Today is my birthday and I would love for you to come stand with me at the door. Here’s how:

1. RAISE A RESCUE. I would love to “Raise a Rescue” for women and girls through International Justice Mission, Canada. My goal is to raise $3,500 to help fund a rescue operation for victims of injustice and poverty through IJM. It feels clear, doesn’t it? It feels SO SO big to me. Who am I to ask for this much? Will anyone care? But here’s the thing: I know I am not doing my part if I don’t show up at the door. If I don’t stand and if I don’t ask. So, I will keep asking and keep showing up and keep taking deep breaths and keep being the brave I need to be. This IS my brave. So, please would you consider donating here? Would you stand with me? Only together can we do this.

2. RAISE YOUR VOICE. October 11 is International Day of the Girl. On that day, I am going to share a white image only on my social media. In the write up, I will share the meaning of the day and the cause. We are using the hashtag #voiceswiththegirls. Would you join us? Together we will celebrate when more women and girls are rescued and set free and given the opportunity for a new life.

3. TELL YOUR WORLD. I’ve made a selfie video. Could you tell your world, please? Make your own selfie video and share it on your social media with the hashtag #voiceswiththegirls Or share my selfie video or one of the selfie videos you will find on voiceswiththegirls.ca (Site will be live soon.)

I am 46 today. This is how long Apartheid was legal in South Africa—from 1948 to 1994. This is how long people were legally oppressed and how long there was NOT freedom for everyone in South Africa. It astounds me that the length of my life is how long that was allowed to continue. And that is only how long it was official. So, do you see? I need to stand for Freedom. I need to stand at that door.

So, today I stand with the girls who don’t have Freedom quite yet. Today I stand with the girls.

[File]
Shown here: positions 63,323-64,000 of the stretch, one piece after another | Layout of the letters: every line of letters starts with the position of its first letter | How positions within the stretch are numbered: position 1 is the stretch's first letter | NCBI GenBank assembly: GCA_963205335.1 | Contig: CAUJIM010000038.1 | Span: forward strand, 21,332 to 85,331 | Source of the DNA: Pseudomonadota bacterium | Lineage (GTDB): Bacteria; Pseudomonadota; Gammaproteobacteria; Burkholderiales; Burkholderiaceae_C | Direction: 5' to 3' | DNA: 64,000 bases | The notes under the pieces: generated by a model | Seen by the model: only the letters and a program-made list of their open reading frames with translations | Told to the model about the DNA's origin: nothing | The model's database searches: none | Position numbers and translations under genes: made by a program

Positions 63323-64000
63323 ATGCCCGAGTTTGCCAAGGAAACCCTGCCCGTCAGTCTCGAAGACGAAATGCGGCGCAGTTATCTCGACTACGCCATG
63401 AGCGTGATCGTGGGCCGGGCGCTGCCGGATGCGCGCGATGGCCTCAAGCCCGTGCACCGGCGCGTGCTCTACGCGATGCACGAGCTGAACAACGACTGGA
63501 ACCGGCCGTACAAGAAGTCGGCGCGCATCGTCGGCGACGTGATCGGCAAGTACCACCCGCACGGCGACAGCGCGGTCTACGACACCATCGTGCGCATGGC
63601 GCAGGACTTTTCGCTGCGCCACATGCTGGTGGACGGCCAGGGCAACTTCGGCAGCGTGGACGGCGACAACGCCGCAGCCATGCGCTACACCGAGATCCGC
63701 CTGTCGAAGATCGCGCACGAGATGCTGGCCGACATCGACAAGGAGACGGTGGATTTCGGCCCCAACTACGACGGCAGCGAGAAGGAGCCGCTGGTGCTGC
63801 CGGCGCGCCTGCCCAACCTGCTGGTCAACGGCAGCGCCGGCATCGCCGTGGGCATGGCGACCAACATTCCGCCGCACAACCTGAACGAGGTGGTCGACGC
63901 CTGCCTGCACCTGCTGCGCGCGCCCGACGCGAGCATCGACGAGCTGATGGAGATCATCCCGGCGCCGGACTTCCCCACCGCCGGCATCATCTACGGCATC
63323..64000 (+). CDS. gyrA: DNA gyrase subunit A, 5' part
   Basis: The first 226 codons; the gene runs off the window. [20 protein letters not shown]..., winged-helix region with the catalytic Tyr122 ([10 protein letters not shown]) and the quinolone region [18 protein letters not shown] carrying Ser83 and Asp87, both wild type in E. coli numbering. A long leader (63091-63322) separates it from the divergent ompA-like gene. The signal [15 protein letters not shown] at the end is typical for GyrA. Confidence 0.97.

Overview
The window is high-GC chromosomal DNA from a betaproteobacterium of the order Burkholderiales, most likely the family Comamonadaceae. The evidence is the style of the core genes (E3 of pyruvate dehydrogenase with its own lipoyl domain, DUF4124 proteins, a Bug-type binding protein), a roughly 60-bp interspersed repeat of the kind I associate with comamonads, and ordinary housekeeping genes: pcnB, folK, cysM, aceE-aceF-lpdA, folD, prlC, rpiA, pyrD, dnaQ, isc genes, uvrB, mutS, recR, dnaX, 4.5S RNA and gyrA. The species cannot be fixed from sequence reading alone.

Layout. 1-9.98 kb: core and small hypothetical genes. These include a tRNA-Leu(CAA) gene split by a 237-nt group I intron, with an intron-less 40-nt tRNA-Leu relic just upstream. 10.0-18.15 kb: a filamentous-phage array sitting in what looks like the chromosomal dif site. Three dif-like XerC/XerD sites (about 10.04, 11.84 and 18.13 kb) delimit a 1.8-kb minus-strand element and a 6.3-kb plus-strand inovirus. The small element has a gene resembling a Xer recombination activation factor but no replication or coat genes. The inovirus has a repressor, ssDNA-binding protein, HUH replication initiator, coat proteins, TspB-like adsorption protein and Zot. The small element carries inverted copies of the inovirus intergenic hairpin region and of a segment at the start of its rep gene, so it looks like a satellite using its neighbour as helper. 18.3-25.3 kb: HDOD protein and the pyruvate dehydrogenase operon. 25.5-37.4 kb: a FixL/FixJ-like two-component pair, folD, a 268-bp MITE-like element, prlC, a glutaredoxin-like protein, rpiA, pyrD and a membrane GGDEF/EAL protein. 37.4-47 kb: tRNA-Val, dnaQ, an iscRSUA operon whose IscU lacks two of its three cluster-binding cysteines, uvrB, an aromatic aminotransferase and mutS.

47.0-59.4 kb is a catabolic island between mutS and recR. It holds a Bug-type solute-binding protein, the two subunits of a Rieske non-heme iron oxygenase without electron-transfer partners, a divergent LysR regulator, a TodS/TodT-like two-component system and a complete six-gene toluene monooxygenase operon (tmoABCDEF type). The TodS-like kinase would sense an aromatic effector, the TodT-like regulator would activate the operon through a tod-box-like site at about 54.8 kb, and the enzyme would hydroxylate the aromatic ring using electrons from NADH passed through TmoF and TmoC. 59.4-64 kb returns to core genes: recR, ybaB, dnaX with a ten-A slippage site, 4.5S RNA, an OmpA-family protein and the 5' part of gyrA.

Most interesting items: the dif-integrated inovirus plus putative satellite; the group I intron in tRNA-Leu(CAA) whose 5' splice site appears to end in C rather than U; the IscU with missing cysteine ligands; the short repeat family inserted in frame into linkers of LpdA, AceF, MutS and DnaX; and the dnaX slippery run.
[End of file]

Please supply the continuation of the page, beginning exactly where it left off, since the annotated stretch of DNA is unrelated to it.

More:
Would you please join me?

_______________________________

Need easy access to that donation link, here you go: DONATE HERE. Our goal is $3,500 through IJM Canada. Canadians will also receive a tax receipt for any donation over $15. Thank you so so much! 

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Idelette McVicker
If you only know one thing about me, I'd love for you to know this: I love Jesus, justice and living juicy. I also happen to drive a minivan and drink my lattes plain. (My life is exciting enough!) Nineteen years ago, I moved from Taiwan to Canada to marry Scott. We have two teenagers, a preteen, a Bernese Mountain dog and a restaurant. (Ask Scott to tell you our love story.) In 2010, I founded SheLovesmagazine.com and it has now grown to include a Dangerous Women membership community, a Red Couch Bookclub, events and gatherings. I'd like to think of it as curating transformational spaces for women in community. I long for women to be strong in our faith and voice, so we can be advocates for God’s heart for justice here on earth. As an Afrikaner woman, born and raised in South Africa during Apartheid, my story humbly compels me to step out for justice and everyday peacemaking. I have also seen firsthand the impact injustice has had on the lives and stories of women around the world. I refuse to stay silent. I am anti-racist and also a recovering racist. I am a Seven on the Enneagram, an INFP and I mostly wear black, with a dash of animal print or faux fur.
Idelette McVicker